While PTFE is known for its non-stick property, in the form of coagulate and the fine powder obtained therefrom, the polymer is notoriously sticky possibly because of the fibrillar nature of this form of PTFE. When the support surface for the coagulate is metal such as stainless steel, exposure of the coagulate to heated air to remove contaminants causes the resultant PTFE fine powder to adhere tenaciously to the metal surface even when it is in the form of a perforated plate which presents a smooth surface to the bed of PTFE coagulate. This experience would suggest that a fabric which by its nature tends to present a non-smooth surface to the PTFE coagulate would obtain the same result.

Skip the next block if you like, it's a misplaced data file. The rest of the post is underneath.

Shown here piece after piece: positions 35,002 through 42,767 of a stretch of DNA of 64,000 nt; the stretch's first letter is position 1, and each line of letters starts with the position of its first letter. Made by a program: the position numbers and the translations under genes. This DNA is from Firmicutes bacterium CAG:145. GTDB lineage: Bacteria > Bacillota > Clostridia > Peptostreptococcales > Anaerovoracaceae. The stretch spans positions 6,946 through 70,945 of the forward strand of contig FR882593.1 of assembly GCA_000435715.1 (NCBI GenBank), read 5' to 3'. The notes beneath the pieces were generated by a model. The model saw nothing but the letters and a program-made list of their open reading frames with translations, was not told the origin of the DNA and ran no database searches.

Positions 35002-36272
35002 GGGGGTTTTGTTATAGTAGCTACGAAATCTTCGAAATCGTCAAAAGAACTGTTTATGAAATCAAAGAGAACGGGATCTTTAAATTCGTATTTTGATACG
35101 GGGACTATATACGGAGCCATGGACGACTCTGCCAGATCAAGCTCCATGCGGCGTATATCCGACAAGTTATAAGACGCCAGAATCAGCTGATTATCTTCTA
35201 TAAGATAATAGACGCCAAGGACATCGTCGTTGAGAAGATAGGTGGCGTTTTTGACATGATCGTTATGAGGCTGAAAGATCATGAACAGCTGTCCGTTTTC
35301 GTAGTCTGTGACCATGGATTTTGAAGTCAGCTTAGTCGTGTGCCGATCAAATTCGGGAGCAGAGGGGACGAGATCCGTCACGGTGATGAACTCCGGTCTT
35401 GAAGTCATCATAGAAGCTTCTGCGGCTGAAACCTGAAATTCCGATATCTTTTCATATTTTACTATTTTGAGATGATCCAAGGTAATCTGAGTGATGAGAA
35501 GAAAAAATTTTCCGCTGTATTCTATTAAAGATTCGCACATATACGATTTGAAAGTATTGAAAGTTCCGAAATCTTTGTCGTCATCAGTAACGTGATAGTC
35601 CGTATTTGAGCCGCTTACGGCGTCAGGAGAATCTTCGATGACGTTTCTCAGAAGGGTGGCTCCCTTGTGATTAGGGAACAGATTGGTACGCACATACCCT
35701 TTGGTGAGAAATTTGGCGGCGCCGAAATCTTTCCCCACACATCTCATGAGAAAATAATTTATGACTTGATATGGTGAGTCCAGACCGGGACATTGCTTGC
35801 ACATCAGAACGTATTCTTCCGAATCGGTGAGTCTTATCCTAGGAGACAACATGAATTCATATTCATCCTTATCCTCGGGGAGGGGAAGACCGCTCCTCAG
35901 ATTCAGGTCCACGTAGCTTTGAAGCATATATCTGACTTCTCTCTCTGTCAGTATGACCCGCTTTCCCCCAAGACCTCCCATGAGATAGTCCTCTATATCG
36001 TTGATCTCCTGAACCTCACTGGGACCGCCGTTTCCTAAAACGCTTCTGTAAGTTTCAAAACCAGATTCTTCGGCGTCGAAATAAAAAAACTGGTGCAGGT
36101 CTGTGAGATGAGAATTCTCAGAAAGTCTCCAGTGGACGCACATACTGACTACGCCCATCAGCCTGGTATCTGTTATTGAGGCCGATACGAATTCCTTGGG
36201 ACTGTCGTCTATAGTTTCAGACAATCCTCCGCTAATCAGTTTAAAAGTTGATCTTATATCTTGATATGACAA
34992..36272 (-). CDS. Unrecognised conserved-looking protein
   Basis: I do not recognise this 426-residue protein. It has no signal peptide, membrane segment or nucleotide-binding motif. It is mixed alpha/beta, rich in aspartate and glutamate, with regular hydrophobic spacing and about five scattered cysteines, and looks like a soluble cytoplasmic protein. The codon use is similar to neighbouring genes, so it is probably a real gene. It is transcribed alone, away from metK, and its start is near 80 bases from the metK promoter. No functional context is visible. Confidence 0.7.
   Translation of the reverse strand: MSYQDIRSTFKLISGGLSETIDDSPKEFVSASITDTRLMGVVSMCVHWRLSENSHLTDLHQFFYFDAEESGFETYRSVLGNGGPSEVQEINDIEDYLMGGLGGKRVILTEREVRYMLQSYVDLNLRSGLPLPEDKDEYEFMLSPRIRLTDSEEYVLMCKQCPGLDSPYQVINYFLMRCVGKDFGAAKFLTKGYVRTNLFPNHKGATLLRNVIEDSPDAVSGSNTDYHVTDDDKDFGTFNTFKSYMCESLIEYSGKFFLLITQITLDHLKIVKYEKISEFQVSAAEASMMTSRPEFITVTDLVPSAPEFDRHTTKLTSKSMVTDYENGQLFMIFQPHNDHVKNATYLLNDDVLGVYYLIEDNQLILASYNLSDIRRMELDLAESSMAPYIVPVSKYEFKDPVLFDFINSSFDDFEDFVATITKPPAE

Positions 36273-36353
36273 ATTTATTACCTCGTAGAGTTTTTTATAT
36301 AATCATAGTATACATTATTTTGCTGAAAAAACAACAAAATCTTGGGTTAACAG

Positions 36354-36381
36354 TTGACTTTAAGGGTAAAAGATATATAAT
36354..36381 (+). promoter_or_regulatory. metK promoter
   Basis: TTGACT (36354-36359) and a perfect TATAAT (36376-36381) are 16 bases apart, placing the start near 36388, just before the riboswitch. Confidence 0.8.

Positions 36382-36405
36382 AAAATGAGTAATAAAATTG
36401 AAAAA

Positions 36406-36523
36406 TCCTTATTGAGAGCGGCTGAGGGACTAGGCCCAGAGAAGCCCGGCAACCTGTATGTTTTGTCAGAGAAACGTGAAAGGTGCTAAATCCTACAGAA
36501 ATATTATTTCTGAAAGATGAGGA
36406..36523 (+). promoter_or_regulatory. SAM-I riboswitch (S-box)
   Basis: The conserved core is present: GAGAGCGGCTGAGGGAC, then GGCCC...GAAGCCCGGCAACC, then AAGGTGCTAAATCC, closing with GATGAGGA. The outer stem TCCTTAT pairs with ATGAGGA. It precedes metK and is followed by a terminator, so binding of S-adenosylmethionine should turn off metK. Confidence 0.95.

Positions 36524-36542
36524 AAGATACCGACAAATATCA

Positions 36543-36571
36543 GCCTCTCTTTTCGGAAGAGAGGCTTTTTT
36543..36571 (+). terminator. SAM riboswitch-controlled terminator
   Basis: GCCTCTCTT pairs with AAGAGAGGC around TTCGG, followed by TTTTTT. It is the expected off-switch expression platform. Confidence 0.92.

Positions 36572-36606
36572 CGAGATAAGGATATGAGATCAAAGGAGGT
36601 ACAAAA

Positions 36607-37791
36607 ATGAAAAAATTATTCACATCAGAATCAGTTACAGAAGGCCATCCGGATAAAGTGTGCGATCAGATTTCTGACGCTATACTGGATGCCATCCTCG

Surprisingly, the PTFE fine powder resulting from the purification process essentially does not stick to the polymer surface of the fabric. The PTFE fine powder is readily removable therefrom by gravity, i.e., turning the tray upside down causes the PTFE particles to fall away from the fabric. In the case of the fabric being a continuous belt, passage of the fabric (belt) around a small diameter roll, e.g. 5 cm in diameter, causes the particles of PTFE to fall away from the belt. Should a few particles stay behind on the belt, possibly because of fibrils of the particles mechanically engaging the openings in the fabric, removal can be assisted by a vacuum of the bed side of the belt and air knife on the underside of the belt aimed at the vacuum collection area. Thus, a clean fabric is presented to new charges of PTFE coagulate applied thereon for purification. Easy removal of the PTFE fine powder from the fabric surface is important so that the powder is not subject to shear during such removal; shear of the particles at this point in their processing would adversely affect subsequent processing and properties of product fabricated therefrom.